Given their Big Apple-centric view of the world, New Yorkers like to believe that punk rock began on the Bowery with the Ramones, et. al. History is never so clearly defined, however, and one could easily make the argument that such noise was being made in Cleveland years earlier, even if few heard such rumblings. One of those of primordial punks was John Morton, whose electric eels (all lower case after e e cummings) were in operation as early as 1972. He subsequently formed the short-lived X__X with guitarist Andew Klimeyk and drummer Anton Fier, better known for his work with The Feelies and The Golden Palominos. Though the band existed for barely six months before Morton moved to New York, their live performances and two singles were remarkable enough to be remembered all these years later. Finnish label Ektro Records recently released a compilation, and to mark the occasion, Morton has assembled an altered line-up of Klimeyk, bassist Craig Bell (of Rocket from the Tombs), and drummer Matthew Harris to play a handful of shows, including one tonight at Cake Shop and another on Sunday at WFMU’s Monty Hall. I got in touch with Morton, who is also a visual artist, via email to ask him some questions and he was kind enough to answer them.
As anyone who’s read this blog should be able to tell, I have a thing for Ohio-born music. So it seems only natural that we are co-sponsoring a showcase at this year’s CMJ Music Marathon. We’ve partnered with Anyway Records to present a bill of six artists who either have ties to the label or Ohio or both. It will all go down this Friday, October 24 (a.k.a. tomorrow), at Passenger Bar. And did I mention it’s free? Yes, no cover and no badge necessary! Music starts at 8pm, but get there early so you can get at least one happy hour drink. You can also get a taste of what to expect with this audio sampler. Hope to see you there!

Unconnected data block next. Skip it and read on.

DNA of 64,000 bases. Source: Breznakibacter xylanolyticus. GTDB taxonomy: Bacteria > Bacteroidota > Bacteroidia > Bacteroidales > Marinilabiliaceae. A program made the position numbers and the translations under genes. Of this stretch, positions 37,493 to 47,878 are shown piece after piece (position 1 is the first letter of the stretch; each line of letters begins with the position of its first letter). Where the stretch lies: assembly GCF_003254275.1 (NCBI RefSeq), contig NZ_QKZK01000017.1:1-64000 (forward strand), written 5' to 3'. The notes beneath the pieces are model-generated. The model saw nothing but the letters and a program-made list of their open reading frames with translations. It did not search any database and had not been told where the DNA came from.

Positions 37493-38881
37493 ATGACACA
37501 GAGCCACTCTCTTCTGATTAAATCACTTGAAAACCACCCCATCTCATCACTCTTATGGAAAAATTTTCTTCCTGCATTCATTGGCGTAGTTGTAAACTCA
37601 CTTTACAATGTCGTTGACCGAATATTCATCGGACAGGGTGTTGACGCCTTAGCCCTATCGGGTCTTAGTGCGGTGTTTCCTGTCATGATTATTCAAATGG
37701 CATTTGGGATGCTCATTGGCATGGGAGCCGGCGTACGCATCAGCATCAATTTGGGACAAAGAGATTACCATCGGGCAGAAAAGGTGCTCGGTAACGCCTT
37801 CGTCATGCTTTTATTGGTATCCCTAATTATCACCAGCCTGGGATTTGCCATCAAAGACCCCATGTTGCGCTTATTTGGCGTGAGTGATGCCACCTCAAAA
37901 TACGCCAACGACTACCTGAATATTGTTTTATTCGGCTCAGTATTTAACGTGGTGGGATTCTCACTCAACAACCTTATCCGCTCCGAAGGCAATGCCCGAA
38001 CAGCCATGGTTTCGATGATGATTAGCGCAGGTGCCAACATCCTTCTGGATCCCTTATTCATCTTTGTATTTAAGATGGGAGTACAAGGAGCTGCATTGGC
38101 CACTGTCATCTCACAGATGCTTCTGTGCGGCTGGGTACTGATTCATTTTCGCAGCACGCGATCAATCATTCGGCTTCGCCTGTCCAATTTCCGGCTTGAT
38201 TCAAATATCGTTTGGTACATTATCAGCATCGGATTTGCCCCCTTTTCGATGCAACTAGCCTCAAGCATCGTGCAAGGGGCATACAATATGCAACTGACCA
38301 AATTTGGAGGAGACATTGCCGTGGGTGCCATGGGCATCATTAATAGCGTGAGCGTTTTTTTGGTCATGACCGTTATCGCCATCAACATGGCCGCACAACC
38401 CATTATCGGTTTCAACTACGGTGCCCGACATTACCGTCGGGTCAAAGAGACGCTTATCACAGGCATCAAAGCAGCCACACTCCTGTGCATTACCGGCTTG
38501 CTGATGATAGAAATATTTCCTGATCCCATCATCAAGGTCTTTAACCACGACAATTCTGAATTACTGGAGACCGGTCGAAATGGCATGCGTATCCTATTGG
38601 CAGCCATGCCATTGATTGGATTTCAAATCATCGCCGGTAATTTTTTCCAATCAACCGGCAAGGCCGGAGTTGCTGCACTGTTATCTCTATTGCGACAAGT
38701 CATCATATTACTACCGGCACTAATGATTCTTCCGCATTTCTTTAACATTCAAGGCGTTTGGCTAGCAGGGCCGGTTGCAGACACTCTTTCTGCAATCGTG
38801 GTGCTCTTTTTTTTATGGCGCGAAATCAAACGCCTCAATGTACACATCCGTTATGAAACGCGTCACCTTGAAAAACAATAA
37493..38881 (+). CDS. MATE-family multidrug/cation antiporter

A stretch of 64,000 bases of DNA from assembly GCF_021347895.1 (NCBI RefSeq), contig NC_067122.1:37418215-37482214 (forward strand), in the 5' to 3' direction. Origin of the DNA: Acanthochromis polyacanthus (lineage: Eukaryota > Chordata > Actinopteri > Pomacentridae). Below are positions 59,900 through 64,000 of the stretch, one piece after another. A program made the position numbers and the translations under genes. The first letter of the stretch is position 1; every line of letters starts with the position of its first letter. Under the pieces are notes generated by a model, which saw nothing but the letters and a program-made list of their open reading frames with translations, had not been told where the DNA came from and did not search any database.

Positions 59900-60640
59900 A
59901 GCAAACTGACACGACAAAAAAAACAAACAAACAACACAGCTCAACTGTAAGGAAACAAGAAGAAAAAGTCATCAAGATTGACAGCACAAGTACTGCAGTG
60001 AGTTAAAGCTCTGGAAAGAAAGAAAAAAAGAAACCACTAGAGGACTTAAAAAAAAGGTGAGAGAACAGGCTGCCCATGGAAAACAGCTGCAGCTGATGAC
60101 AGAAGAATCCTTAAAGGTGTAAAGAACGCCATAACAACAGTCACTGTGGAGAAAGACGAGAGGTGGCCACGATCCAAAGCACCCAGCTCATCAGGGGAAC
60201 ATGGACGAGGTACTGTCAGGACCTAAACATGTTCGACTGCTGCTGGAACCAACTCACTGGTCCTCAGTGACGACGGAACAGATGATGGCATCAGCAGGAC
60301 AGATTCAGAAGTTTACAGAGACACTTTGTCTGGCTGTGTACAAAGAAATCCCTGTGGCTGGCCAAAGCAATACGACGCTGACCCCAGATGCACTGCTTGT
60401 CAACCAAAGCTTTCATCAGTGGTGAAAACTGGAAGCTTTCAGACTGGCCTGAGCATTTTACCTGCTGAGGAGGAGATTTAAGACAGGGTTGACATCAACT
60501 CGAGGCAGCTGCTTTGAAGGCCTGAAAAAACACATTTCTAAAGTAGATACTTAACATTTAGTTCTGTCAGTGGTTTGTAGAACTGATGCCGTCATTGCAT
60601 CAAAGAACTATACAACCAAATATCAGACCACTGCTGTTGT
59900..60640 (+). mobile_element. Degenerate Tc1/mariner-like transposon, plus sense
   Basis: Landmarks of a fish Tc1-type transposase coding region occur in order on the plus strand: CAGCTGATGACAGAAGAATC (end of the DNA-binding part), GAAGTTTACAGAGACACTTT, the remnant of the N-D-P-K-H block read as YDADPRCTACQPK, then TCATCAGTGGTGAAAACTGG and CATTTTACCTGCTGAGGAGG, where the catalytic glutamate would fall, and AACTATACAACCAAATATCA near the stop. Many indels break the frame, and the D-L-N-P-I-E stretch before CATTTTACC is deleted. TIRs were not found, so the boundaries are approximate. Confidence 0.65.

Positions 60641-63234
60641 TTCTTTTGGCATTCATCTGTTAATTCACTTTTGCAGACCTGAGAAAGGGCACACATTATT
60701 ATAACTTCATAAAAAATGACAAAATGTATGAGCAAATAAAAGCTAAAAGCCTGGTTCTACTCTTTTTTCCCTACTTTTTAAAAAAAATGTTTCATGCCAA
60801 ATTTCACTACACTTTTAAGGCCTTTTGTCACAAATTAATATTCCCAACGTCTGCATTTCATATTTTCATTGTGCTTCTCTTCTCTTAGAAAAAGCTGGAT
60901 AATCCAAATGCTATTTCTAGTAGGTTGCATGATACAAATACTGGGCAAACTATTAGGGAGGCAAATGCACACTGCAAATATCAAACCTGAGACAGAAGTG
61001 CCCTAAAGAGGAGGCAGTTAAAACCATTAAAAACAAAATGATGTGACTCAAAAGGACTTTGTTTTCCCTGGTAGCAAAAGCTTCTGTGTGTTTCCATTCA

The Line-Up (in order of appearance)
Jon Chinn: Before moving to Brooklyn a few years ago, Jon was a fixture in Columbus’ music community. He played with Pretty Mighty Mighty before subsequently going solo, ran Workbook Studios, and worked as a touring soundman for such notable acts as the New Bomb Turks.
The Receiver: The project of brothers Jesse and Casey Cooper, The Receiver has been making music in Columbus for nearly a decade. They’ve got two full-length albums under their collective belt and a third one on the way and have logged countless miles plying their trade.
St. Lenox: While this project has taken several forms, it is primarily the musical endeavor of Andrew Choi. Choi’s got a voice that is reminiscent of Stevie Wonder while musically he at times can recall everyone from Magnetic Fields to Dean Martin. He has an album due on Anyway in January.
The Human Hearts: This band is the latest project of Franklin Bruno, the thinking man’s singer-songwriter who previously has worked as a solo artist and as a member of Nothing Painted Blue.
Doug Gillard: Gillard has a CV that reads like a who’s who of Ohio indie rock. He’s been a member of Guided By Voices, Cobra Verde, and Death of Samantha. And in addition to his own solo work, which includes an excellent album that came out this year, he’s now a member of Nada Surf and Bambi Kino.
WV White: These kids from Columbus are sure to end the night on a raucous note. They released their self-titled album on Anyway this past year and it’s a gem of rough-edged melody and rambunctious energy.
Tonight, the Afghan Whigs play the first of two shows in New York this weekend. The Cincinnati-born band will be at Manhattan’s majestic Beacon Theatre this evening, while tomorrow night they’ll play a slightly more intimate show in Brooklyn at the Music Hall of Williamsburg. The band, which reformed with three of its four original members a couple years ago, now includes only frontman Greg Dulli and bassist John Curley from their original line-up. Included in the new group is drummer Patrick Keeler, also of The Greenhornes, another Cincy-based band. The Whigs have been touring most of this past year in support of Do to the Beast, which they released in April. But they’ll no doubt play plenty of cuts off of their breakthrough Gentlemen album, which is being reissued in a deluxe edition later this month by Rhino Records. Tickets for tonight’s show are still available via Ticketmaster (and dirt cheap via Stubhub), but tomorrow’s night show is sold out. Below is the band’s recent performance of “Matamoros” from their latest on the Late Show with David Letterman.